|Grounds for judicial review|
Administrative law in|
common law jurisdictions
Administrative law in|
civil law jurisdictions
An administrative court is a type of specialized court on administrative law, particularly disputes concerning the exercise of public power. Their role is to ascertain that official acts are consistent with the law. Such courts are considered separate from ordinary courts.
The administrative acts are recognized from the hallmark that they become binding without the consent of the other involved parties. The contracts between authorities and legal persons governed by private law fall usually to the jurisdiction of the general court system. Official decisions contested in administrative courts include:
In several countries, in addition to general courts, there is a separate system of administrative courts, where the general and administrative systems do not have jurisdiction over each other. Accordingly, there is a local administrative court of first instance, possibly an appeals court and a Supreme Administrative Court separate from the general Supreme Court.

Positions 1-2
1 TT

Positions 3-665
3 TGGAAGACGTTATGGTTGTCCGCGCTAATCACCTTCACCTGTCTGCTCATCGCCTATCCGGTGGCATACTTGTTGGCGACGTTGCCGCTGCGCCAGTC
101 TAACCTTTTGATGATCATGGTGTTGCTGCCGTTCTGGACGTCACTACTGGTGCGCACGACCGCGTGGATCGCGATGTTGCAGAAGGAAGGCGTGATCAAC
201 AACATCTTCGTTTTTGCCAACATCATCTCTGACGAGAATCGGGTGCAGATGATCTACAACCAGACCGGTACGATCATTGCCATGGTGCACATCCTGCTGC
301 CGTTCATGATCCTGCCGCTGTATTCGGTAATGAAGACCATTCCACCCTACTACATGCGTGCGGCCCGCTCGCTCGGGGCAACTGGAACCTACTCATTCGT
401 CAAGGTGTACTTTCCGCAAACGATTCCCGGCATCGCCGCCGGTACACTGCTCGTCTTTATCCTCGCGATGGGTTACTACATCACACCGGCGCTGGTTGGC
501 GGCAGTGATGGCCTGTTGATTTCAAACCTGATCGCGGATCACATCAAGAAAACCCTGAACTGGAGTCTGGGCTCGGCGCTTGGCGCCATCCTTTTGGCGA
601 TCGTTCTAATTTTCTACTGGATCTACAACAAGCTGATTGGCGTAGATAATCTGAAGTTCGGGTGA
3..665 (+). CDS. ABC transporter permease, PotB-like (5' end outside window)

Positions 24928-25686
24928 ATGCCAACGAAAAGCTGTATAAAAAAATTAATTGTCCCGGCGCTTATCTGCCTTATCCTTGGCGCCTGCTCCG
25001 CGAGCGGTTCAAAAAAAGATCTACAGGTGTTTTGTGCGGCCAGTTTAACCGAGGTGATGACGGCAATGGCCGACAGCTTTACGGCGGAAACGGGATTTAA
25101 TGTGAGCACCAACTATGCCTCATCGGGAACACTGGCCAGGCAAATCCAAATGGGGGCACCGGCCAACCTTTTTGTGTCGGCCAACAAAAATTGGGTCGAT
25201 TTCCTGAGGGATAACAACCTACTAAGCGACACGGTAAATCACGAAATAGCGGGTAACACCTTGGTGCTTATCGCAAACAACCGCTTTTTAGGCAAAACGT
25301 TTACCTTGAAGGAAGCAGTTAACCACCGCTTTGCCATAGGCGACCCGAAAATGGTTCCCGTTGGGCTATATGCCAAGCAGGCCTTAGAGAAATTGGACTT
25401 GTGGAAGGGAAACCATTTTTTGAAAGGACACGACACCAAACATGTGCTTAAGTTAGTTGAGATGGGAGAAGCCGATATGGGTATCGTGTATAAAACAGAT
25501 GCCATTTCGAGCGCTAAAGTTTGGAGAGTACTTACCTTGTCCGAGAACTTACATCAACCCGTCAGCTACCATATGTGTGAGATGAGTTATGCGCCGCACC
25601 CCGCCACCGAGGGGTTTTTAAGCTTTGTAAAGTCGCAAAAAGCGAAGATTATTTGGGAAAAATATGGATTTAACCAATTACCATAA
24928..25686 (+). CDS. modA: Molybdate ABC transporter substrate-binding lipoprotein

The parallel system is found in countries like Egypt, Greece, Germany, France, Italy, some of the Nordic Countries, Portugal, Taiwan and others. In France, Greece, Portugal and Sweden, the system has three levels like the general system, with local courts, appeal courts and a Supreme Administrative Court. In Finland, Italy, Poland and Taiwan, the system has two levels, where the court of first instance is a regional court. In Germany, the system is more complicated, and courts are more specialized.
In Sweden and Finland, legality of decisions of both state agencies and municipal authorities can be appealed to the administrative courts. In accordance with the principle of the legal autonomy of municipalities, administrative courts can (if not stipulated otherwise) only review and rule on the formal legality of the decision, not its content. In the case of state agencies, administrative courts may rule on the actual content of the decision.
The United States does not have a separate system of administrative courts. Instead, administrative law judges (ALJs) preside over tribunals within executive branch agencies. In American jurisprudence, ALJs are always regarded as part of the executive branch, despite their quasi-judicial adjudicative role, because of the strict separation of powers imposed by the United States Constitution. Decisions of ALJs can be appealed to courts in the judicial branch.
Notably, in 1952, the Communist East German government abolished the administrative courts as "bourgeois". This limited the citizens' ability to contest official decisions. In 1989, re-establishment of the system began in DDR, but the German reunification made this initiative obsolete.